Tidbits: The college basketball season is in full swing and I have a question for my readers: Why do they bother with all the mismatch non-conference games in the first six to eight weeks of each new season? To me, it’s an utter waste of time and energy.
Saturday, Duke beat Stetson (the college not the hat) 113-49. Is that fun to watch? No, it’s a game that should never have been played. Simply said, if you can’t put a competitive product on the schedule have fewer games where they will all be interesting. Every week there are a bunch of games with 30 to 50 point favorites. To me, this is ridiculous. If you agree, disagree or have a remedy please write me via email or feedback at HRU.
To all of you interested in good novels to read, my selections have been more than weak of late. It’s been an awful dry spell as even the good authors I have followed have had a trail of pathetic offerings. To say that I was disappointed in the books and reviews of Grisham, Connelly, Child, and Baldacci in the last 30 days is an understatement. However, the sun was shining on me this morning when I downloaded Where the Crawdads Sing by Delia Owens. This is not a good novel but a great one. It is also her first novel. She collaborated with her husband to write a non fiction book about wildlife in Africa that was very well received. Rarely have I ever read an entire book in a day but I just couldn’t put it down. The backdrop and the characters are so lifelike and the story is so compelling. You will love it.
Jerry Glantz asks: I saw from your Facebook posts that you have already read Against All Odds, the Larry Rolla story, I really liked it what did you think?
I am sorry to dwell on two books in the same column but they are fresh in my mind and both very entertaining.
I thought it was a fascinating book, that will appeal to people in and out of the horse business. It could be called the Sopranos of Sullivan County. It is a short novel but to me a true page-turner. I am prejudiced, however, as I was friendly with many of the characters and suffered much of the unwanted scrutiny during the time covered by the book in my days at Monticello Raceway. The Commission’s attitude became so stringent during this time that I and many of my friends were forced to submit to lie detector tests to avoid eviction. They were out of control. The story is basically an autobiography of Larry Rolla, a kind, wonderful rogue whose middle name may well have been “trouble.” The book begins with his childhood and ends in modern times. Much is exaggerated in scope, but I really believe it is a true account of the wild ride of Larry’s life — the tough guy types he hung out with, and the race fixing that was so successful in both thoroughbred and standardbred racing that fortunes were made. The scope of the schemes was immense from New York to California and from New Hampshire to Florida. I don’t want to say too much because I don’t want to spoil your fun, but it is a good read.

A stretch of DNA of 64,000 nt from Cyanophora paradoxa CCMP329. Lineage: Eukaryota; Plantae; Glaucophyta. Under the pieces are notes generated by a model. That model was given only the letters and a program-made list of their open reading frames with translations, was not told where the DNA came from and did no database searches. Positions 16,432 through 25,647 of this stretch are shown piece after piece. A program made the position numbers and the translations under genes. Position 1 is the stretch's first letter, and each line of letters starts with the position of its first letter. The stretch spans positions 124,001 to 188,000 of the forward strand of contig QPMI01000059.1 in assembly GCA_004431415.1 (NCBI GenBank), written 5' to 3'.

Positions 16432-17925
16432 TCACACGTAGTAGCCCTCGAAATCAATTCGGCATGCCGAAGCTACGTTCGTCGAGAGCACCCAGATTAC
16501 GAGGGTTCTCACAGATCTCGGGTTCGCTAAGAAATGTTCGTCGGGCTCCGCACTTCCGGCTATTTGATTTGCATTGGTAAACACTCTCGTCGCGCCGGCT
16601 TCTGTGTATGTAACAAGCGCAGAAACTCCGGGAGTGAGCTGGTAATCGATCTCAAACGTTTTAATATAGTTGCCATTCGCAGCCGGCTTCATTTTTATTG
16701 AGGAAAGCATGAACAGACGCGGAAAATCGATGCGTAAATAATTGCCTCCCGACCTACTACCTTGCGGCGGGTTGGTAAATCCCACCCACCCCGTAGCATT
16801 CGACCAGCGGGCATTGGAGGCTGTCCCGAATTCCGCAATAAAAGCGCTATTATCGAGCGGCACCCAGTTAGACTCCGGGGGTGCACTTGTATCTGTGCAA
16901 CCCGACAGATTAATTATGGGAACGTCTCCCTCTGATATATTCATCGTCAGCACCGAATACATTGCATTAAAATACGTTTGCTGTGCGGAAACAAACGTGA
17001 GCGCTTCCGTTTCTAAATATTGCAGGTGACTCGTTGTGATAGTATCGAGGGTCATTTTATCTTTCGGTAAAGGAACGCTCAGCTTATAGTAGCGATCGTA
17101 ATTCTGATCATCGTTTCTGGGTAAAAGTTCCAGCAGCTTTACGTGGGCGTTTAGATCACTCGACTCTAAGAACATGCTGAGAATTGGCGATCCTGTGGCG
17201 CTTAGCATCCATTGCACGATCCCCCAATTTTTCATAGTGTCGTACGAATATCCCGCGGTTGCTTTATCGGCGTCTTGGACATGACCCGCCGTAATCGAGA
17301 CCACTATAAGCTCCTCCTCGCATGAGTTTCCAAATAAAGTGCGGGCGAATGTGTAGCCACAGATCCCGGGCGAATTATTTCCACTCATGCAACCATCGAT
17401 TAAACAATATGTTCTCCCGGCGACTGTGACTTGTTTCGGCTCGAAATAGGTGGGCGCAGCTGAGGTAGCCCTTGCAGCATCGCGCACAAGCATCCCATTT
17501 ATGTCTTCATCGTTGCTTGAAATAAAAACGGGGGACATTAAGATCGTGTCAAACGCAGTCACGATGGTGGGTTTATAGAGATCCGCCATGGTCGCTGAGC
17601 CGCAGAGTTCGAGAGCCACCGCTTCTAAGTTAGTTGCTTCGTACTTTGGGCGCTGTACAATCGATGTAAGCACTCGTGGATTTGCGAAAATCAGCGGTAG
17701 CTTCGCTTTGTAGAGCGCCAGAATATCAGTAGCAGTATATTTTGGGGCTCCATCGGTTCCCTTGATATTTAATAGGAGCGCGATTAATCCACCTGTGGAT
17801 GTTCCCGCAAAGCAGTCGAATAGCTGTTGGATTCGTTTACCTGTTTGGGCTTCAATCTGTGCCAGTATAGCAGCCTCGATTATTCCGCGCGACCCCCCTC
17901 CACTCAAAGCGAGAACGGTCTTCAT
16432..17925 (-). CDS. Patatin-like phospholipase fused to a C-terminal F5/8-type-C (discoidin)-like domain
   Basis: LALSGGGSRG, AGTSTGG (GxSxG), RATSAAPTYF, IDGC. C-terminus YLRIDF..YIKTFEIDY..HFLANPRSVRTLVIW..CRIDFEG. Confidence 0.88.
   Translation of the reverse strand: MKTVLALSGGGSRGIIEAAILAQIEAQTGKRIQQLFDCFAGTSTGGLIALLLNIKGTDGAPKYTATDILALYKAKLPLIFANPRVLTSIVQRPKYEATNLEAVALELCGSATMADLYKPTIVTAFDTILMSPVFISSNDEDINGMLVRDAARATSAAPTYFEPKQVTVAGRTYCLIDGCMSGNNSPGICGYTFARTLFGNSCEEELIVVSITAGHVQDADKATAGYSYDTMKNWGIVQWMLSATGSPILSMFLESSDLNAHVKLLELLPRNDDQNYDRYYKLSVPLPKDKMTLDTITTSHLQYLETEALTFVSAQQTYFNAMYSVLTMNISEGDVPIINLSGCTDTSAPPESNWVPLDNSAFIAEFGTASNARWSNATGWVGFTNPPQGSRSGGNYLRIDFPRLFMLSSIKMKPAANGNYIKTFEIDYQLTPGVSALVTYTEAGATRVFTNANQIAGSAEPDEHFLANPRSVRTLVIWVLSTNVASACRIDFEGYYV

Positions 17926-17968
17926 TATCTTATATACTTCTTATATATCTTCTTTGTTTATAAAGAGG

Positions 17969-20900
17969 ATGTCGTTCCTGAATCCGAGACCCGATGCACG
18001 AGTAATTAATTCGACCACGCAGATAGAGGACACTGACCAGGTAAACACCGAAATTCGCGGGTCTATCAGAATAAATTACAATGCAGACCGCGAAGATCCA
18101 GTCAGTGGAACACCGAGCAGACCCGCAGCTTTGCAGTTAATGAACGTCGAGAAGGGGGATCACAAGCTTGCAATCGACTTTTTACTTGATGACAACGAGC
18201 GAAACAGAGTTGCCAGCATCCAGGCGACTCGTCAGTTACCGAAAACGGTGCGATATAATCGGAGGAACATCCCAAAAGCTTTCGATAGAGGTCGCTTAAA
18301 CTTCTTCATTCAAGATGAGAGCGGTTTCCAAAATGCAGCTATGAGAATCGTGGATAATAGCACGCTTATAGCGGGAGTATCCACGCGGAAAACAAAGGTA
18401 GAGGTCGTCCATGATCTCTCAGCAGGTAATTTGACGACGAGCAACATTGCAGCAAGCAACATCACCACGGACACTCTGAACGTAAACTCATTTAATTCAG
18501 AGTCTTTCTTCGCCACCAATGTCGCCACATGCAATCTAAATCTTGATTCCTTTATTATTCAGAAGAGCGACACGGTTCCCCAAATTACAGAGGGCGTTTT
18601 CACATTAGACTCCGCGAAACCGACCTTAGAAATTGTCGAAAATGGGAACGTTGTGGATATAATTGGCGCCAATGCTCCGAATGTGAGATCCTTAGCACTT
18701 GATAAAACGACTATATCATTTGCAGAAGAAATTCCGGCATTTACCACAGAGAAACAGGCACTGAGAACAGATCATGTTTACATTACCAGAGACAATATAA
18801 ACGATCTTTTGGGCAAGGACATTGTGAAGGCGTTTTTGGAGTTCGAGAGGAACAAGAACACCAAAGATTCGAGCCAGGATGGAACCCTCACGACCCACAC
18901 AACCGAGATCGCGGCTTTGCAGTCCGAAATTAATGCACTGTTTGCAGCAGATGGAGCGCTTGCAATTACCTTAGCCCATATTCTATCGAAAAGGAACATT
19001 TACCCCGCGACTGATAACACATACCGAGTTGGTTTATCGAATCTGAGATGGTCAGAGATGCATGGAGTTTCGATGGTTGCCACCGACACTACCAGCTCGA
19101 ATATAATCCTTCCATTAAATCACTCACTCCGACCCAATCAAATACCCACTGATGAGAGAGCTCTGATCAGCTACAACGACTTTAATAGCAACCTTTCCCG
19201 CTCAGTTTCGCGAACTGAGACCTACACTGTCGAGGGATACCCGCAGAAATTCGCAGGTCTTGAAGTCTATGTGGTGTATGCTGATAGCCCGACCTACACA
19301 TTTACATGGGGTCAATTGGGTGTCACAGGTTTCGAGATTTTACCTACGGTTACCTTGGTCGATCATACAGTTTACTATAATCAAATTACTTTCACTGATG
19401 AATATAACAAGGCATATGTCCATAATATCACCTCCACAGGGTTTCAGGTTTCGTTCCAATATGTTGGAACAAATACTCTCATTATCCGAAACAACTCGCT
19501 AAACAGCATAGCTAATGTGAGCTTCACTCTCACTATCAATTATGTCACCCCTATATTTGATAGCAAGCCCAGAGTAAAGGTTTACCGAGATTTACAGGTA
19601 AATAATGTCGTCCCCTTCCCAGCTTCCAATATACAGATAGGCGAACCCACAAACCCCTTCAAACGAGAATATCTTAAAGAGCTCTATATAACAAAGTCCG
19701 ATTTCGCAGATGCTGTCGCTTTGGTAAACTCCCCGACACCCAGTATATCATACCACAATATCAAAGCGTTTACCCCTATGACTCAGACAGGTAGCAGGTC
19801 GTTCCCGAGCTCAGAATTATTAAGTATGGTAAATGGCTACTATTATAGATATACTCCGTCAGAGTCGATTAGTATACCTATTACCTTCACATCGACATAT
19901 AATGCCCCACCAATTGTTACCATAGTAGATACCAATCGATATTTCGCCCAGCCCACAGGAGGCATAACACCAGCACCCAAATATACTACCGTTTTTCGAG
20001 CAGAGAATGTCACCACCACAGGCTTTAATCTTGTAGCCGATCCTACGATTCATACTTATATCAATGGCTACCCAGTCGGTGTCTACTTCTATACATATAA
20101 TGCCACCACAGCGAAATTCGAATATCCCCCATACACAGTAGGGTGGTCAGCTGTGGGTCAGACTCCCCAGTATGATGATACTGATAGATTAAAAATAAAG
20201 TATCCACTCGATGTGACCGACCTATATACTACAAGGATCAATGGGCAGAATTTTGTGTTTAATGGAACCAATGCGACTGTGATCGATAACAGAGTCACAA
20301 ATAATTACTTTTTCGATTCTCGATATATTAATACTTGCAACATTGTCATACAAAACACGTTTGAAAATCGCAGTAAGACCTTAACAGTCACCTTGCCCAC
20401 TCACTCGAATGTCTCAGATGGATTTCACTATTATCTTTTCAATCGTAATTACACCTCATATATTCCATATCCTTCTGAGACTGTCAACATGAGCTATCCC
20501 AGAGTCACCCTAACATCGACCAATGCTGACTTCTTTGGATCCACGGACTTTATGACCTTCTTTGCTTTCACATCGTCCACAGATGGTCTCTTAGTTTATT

There are topics within the story where real people are mentioned by actual name. There are some I believe may suffer negative consequences due to their contact with certain characters and their involvement in some wacky schemes.
For young trainers in either sport there’s a lot of information laid out for you on performance enhancing methods — all legal — and rehabilitation methods from the old school that still work well today. These segments, although informative to many, slow the flow of the story and will certainly be eliminated if the story reaches the silver screen.
Wilbur Reed asks: I was watching a pro football game and they showed a trainer using the type of infrared digital thermometer on the players that I have seen you use to check lameness in horses. How effective is it as a diagnostic tool?
Very effective. About 25 years ago, a dear friend of mine, Jim Ewart, came to my barn at Sunshine Meadows and demonstrated the thermometer and sold me two for $110 each. FYI you can buy the same thermometer on line today for $15. To me over the years it was an invaluable tool to diagnose esoteric lameness. I am sure it saved my owners thousands of dollars over the years by not guessing and injecting.
To begin with, I was never one to do both knees or both hocks or both anything. To me it was a waste of money. What are the chances that a horse is sore on both sides?
Dr Rick Balmer tells a story about my diagnosis of a colt on the phone from Monticello to him at the Meadowlands. He called to say a horse was sore going on the track and that he would go over him later. I said no need to look at him just inject the lower joint of his right knee. P.S. the colt was sound right away. What Rick didn’t know was that I used the digital thermometer on him the day before and his right knee was 86 and left was 80. When using the device that is a very significant difference. One or two degrees I usually consider meaningless.